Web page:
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It is rumored that US publisher, Random House, paid, at least, a million dollars each to secure the US rights to two novels—The Girls by Emma Cline and The Longings of Jende Jonga by Cameroon-born Imbolo Mbue.

This all happened in Frankfurt a few days ago. Publishers came to Frankfurt ahead of the book fair, which begins today, to shop for new writers and promising manuscripts.

Publishers Weekly reports that David Ebershoff of Random House snagged the US rights for Mbue’s novel after a bidding duel with with Susan Golomb, the agent who discovered Jonathan Franzen.

If you’ve never heard of Mbue, it’s probably because she’s never published anything. At least, not yet. Her first ever published story will be out soon in the Threepenny Review.

The Cameroonian writer, who moved to the US in 1998, has written an immigrant novel that clearly has publishers very excited.

“Mbue’s The Longings of Jende Jonga…opens in New York City in 2007 and focuses on the West African immigrant of its title, who lands a job as a chauffeur for a high level executive at Lehman Brothers. Jende’s family becomes close to his employer’s—Jende’s wife is quickly hired by the exec’s wife—only to have both families thrown into disarray when the 2008 financial collapse hits.”

The way I see it, if publishers are willing to pay this much for a debut novel, the story must be of-the-charts amazing.

Golomb—a front runner in the bid for the novel—not only compares Mbue to Adichie but also notes that her novel is built around “some of the most delightful and refreshing characters seen in recent fiction.”

I’m guessing it won’t take much for Mbue to be admitted into the new elite African writers club where she’ll be in good company with the likes of  Chimamanda Adichie (Half of a Yellow Sun), NoViolet Bulawayo (We Need New Names), Teju Cole (Open City) and Dinaw Mengestu (How to Read the Air), Taiye Selasi (Ghana Must Go), Lauren Beukes (Broken Monsters), and others.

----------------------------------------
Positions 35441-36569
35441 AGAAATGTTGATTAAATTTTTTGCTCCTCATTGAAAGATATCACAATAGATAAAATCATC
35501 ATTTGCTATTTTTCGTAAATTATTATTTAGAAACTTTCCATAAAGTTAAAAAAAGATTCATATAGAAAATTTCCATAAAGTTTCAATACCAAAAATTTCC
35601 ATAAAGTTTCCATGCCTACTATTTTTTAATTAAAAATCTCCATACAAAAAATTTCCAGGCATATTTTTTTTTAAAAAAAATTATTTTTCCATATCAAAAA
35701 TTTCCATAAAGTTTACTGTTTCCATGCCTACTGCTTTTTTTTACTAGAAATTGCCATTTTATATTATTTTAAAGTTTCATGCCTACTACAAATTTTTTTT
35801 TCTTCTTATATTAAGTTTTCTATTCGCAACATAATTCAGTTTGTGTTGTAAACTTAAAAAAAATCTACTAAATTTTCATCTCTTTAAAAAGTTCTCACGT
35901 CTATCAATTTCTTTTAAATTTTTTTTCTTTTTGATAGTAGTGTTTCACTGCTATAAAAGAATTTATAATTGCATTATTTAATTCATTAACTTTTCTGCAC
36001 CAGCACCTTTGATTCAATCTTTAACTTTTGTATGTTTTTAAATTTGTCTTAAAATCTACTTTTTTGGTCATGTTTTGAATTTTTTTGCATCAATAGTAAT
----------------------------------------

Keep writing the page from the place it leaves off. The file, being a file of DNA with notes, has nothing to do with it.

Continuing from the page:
Congrats to Mbue! We can’t wait for her novel to be published.

{Read the full report at Publisher’s Weekly HERE.}

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I hold a doctorate in English from Duke University and recently joined the Marquette University English faculty as an Assistant Professor. I love teaching African fiction and contemporary British novels. Brittle Paper is the virtual space/station where I play and experiment with ideas on how to reinvent African fiction and literary culture.

10 Responses to “Cameroonian Novelist Signs Million-Dollar Book Deal at Frankfurt Book Fair” Subscribe

  1. StNaija October 8, 2014 at 5:06 am #

    Amazing stuff. Thank you for reporting this.

  2. Obinna Udenwe October 8, 2014 at 10:03 am #

    This is awesome. Happy for her!

  3. Fred Khumalo November 4, 2014 at 10:48 am #

    This makes me, as an African writer, very proud indeed. Thanks for reporting this.

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Trackbacks/Pingbacks

  1. The Mega-Advance as a Marketing Tool for Debut Books | people who write - November 4, 2014

    […] incredible year for some debut authors. At the Frankfurt Book Fair in October, Random House paid $1 million and $2 million, respectively, to acquire Imbolo Mbue’s debut The Longings of Jende […]

  2. Imbolo Mbue, Cameroon’s Million-Dollar Novelist, Publishes First Story | Brittle Paper - January 16, 2015

    […] months ago, I broke the news to you that a Cameroonian author sold her debut novel, titled The Longings of Jende Jonga, to Random House for a million […]

  3. Tristar Acquires Movie Rights to Imbolo Mbue’s Million-Dollar Manuscript | Brittle Paper - July 29, 2015

    […] the news of this Cameroonian writer who snagged a million dollar book deal with Random House. [Read HERE if you missed […]

  4. Major African Literary News! | The Most Expensive African Fiction Manuscript Gets a Publication Date | Brittle Paper - August 14, 2015

    […] literary community when she signed a million-dollar publishing deal with Random House. [Click HERE if you missed […]

  5. Summer 2016 Reading List - Ayiba Magazine - July 13, 2016

    […] Jonga, a Cameroonian chauffeur working at Lehman Brothers before the 2008 financial crisis. With rumors that Random House paid over one million dollars for this stunning first novel, expectations are […]

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